These beans are rich in protein, fibre and vitamin A. If picked young can be cooked and eaten pod and all. If matured then remove the beans from the pod.
- Toss broad beans, red onion, cucumber and goat or feta cheese in a garlic dressing
- For a warm winter salad mix mint, pecorino, broad beans and crispy bacon
- Boil the beans lightly and eat with butter, pepper and salt
- Make a dressing of white wine vinegar, chives, anchovies, mint and olive oil, then toss it through the warm cooked beans
This vegie contains cancer-protecting phytonutrients, as well as fibre, vitamins and minerals.
- Use radishes to add crunch to salad sandwiches
- Mix tomatoes, fennel, radishes, cucumber and salad leaves and stir through a mustard dressing
- Radish can be added to green salads
- Dip radishes in ricotta cheese for a quick snack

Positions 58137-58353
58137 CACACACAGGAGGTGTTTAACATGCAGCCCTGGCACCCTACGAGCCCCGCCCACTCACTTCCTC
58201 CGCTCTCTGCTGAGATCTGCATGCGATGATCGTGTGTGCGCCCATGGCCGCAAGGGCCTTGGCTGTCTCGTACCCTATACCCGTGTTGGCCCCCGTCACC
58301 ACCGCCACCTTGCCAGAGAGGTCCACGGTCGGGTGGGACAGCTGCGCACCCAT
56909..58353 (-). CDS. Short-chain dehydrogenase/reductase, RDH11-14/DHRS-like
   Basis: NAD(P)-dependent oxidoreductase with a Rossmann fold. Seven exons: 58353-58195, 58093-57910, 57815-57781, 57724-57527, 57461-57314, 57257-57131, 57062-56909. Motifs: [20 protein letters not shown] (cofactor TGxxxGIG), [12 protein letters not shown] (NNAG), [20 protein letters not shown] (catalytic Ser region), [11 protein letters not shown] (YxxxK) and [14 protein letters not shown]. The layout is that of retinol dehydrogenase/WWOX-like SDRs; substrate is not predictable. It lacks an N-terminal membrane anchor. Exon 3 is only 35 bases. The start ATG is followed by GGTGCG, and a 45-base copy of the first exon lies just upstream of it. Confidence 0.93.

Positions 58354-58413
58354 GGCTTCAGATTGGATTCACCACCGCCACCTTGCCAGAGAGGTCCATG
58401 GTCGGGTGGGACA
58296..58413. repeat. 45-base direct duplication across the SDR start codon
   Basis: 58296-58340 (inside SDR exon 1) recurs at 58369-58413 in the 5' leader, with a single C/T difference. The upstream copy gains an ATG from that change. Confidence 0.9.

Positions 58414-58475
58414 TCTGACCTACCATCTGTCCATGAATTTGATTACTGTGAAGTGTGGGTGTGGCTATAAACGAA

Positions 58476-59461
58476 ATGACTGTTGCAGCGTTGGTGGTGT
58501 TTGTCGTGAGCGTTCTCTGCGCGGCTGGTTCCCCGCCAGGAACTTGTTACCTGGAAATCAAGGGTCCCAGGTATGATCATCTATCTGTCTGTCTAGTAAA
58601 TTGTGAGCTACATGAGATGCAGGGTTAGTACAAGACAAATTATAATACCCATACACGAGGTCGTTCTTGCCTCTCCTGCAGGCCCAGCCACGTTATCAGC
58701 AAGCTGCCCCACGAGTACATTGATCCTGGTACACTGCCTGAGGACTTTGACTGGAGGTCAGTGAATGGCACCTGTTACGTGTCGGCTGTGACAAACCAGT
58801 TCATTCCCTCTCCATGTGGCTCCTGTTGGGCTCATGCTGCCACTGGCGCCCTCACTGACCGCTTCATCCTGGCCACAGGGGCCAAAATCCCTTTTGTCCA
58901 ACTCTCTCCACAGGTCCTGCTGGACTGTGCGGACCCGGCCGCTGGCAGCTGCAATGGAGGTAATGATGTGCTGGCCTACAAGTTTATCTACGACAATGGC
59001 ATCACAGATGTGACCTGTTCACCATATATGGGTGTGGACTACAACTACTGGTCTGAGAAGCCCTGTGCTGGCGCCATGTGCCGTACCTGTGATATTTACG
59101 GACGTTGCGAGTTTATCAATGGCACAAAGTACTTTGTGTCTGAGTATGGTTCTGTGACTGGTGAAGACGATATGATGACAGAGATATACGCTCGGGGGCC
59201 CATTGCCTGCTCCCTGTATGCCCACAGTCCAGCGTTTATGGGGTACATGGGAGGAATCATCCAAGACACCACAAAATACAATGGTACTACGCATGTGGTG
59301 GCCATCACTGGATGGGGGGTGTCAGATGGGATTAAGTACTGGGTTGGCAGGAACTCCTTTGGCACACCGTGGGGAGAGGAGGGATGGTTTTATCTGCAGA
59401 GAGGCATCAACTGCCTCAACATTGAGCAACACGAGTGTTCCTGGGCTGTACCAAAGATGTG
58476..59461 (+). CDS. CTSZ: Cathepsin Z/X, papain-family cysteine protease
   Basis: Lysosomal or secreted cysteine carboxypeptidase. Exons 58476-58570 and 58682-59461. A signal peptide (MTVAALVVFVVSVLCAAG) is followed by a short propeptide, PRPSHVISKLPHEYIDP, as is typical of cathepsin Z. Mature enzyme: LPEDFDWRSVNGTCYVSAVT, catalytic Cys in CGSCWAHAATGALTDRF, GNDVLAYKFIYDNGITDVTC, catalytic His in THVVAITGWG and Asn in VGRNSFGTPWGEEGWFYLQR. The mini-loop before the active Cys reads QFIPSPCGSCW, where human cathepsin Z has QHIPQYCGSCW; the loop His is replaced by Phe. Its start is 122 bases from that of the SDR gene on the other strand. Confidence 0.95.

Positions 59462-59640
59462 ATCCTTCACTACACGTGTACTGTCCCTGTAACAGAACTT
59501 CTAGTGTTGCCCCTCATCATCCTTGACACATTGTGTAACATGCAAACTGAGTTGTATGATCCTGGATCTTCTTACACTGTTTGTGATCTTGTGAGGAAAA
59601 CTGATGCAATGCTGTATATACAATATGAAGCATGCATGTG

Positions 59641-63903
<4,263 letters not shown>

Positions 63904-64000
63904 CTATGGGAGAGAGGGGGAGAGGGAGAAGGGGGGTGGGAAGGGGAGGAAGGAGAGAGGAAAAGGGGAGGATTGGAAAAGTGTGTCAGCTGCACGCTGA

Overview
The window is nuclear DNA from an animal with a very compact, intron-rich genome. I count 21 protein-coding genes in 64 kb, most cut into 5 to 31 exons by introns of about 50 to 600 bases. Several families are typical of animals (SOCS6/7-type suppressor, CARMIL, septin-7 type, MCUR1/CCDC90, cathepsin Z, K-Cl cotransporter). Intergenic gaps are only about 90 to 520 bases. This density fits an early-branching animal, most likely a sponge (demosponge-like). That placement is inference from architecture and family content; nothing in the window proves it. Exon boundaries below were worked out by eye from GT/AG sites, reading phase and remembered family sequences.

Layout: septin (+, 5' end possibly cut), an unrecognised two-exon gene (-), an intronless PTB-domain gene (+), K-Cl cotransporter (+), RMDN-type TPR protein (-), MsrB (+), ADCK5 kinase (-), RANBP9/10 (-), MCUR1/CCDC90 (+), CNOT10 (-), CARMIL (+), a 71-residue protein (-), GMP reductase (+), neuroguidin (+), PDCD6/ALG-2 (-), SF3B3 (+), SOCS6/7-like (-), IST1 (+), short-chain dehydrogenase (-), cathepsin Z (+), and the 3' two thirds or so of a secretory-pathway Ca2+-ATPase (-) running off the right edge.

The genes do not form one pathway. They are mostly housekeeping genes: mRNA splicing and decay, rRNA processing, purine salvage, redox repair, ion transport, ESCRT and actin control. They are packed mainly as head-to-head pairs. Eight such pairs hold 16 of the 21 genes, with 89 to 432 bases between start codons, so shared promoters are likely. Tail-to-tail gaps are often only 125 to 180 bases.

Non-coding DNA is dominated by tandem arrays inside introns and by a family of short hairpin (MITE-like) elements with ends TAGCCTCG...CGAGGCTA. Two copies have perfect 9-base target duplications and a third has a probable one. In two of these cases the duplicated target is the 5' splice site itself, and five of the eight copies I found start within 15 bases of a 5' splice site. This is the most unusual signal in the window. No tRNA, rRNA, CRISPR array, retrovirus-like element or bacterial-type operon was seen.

Contains a wealth of vitamins C, A, and K, and excellent sources of calcium, magnesium, potassium, manganese, and iron. Vitamin A, for instance, is essential for a properly functioning immune system, while vitamin C is an antioxidant that shields the body from free radicals. Bok choy supplies potassium for healthy muscle and nerve function, and vitamin B6 for carbohydrate, fat, and protein metabolism.
- The entire vegetable can be used, and is often added raw to salads for a satisfying crunch
- In soups, the leaves and stalks should be chopped and added separately, since the stalks take longer to cook
- Shredded, it makes great coleslaw
- Can be steamed or boiled, but the stir fry method of cooking seems to release the best flavor